The Young Lady's Mentor eBook

This eBook from the Gutenberg Project consists of approximately 263 pages of information about The Young Lady's Mentor.
rule, provided with an immediate object, in which the intellectual pursuits of a woman must otherwise be deficient.  I would not depreciate the mightiness of “the future;"[77] but it is evident that the human mind is so constituted as to feel that motives increase in strength as they approach in nearness; otherwise, why should it require such strong faith, and that faith a supernatural gift, to enable us to sacrifice the present gratification of a moment to the happiness of an eternity.  While, therefore, you seek by earnest prayer and reverential desire to bring the future into perpetually operating force upon your principles and practice, do not, at the same time, be deterred by any superstitious fears from profiting by yourself and urging on others every immediate and temporal motive, not inconsistent with the great one, “to glorify God, and to enjoy him for ever."[78]

While your principal personal object and personal gratification in your studies is to be derived from the gradual improvement of your mind and tastes, this gradual improvement will be often so imperceptible that you will need support and cheering during many weeks and months of apparently profitless mental application.  Such support you may provide for yourself in the daily satisfaction resulting from having fulfilled a certain task, from having obeyed a law, though only a self-imposed one.  Men, in their studies, have almost always that near and immediate object which I recommend to you to create for yourself.  For them, as well as for you, the distant future of attained mental eminence and excellence is indeed the principal object.  They, however, have it in their power to cheat the toil and cheer the way by many intermediate steps, which serve both as landmarks in their course and objects of interest within their immediate reach.  They can almost always have some special object in view, as the result and reward of the studies of each month, or quarter, or year.  They read for prizes, scholarships, fellowships, &c.; and these rewards, tangibly and actually within their reach, excite their energies and quicken their exertions.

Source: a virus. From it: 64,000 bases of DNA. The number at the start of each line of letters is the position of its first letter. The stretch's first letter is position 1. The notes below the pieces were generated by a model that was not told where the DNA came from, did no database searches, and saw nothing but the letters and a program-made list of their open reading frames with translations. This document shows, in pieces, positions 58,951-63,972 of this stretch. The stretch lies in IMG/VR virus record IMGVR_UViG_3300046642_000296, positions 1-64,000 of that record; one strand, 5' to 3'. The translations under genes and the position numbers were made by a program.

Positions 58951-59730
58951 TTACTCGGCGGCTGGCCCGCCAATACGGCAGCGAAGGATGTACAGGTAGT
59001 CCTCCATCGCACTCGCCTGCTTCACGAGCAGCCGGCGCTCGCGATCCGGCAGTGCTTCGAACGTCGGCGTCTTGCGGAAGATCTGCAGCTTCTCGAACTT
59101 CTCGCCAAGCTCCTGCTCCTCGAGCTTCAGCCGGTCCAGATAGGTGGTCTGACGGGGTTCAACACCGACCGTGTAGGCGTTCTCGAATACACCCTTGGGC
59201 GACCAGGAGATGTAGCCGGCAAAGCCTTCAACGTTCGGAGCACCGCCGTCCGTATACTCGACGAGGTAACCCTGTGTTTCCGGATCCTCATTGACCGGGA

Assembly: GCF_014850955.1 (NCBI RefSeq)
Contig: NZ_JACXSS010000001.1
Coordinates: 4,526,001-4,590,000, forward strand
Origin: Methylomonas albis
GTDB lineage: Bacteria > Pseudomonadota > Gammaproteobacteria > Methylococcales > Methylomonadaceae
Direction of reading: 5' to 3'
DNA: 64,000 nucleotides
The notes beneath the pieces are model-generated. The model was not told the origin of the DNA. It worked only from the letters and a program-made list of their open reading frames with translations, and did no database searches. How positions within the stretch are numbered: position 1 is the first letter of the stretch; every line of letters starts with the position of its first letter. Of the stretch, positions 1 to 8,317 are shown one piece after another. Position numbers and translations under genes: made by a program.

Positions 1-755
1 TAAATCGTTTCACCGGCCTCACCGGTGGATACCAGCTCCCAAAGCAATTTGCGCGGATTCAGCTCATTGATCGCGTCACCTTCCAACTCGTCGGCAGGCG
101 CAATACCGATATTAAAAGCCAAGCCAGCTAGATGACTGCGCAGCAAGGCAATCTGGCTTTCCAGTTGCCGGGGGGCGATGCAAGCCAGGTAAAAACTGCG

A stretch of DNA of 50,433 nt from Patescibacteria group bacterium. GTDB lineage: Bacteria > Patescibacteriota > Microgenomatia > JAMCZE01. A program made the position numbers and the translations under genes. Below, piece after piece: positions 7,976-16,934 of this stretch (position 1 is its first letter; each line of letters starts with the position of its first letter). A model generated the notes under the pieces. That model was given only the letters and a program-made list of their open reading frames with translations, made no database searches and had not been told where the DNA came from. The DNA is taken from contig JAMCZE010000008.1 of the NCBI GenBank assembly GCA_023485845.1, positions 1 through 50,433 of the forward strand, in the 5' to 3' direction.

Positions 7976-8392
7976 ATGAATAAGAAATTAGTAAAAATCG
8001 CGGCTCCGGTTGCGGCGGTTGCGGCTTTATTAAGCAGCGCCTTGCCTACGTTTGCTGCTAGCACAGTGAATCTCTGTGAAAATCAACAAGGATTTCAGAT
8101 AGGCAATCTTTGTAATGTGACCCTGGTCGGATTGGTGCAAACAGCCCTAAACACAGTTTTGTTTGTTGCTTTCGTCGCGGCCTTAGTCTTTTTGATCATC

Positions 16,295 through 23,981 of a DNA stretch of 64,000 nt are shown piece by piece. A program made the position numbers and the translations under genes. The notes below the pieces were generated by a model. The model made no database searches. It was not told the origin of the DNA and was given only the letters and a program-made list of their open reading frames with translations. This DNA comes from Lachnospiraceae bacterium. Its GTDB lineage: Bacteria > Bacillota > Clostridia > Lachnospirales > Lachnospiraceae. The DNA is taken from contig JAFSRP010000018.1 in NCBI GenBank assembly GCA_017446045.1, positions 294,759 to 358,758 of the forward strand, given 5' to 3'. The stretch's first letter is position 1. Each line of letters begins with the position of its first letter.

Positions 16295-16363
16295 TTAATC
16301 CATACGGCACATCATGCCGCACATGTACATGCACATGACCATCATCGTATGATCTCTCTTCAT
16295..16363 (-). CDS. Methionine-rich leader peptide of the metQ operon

For women there is nothing of the kind; it is therefore a useful exercise of her ingenuity to invent some substitute, however inferior to the original.  For this purpose, I have never found any thing so effectual as a self-imposed system of study,—­the stricter the better.  It is not desirable, however, that this system should be one of very constant employment; the strictness of which I spoke only refers to its regularity.  As the great object is that you should break through your rules as seldom as possible, it would be better to fix the number of your hours of occupation rather below, certainly not above, your average habits.  The time that may be to spare on days in which you meet with no interruption from visitors may also be systematically disposed of:  you may always have some book in hand which will be ready to fill up any unoccupied moments, without, even on these occasions, wasting your time in deliberating as to what your next employment shall be.

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The Young Lady's Mentor from Project Gutenberg. Public domain.
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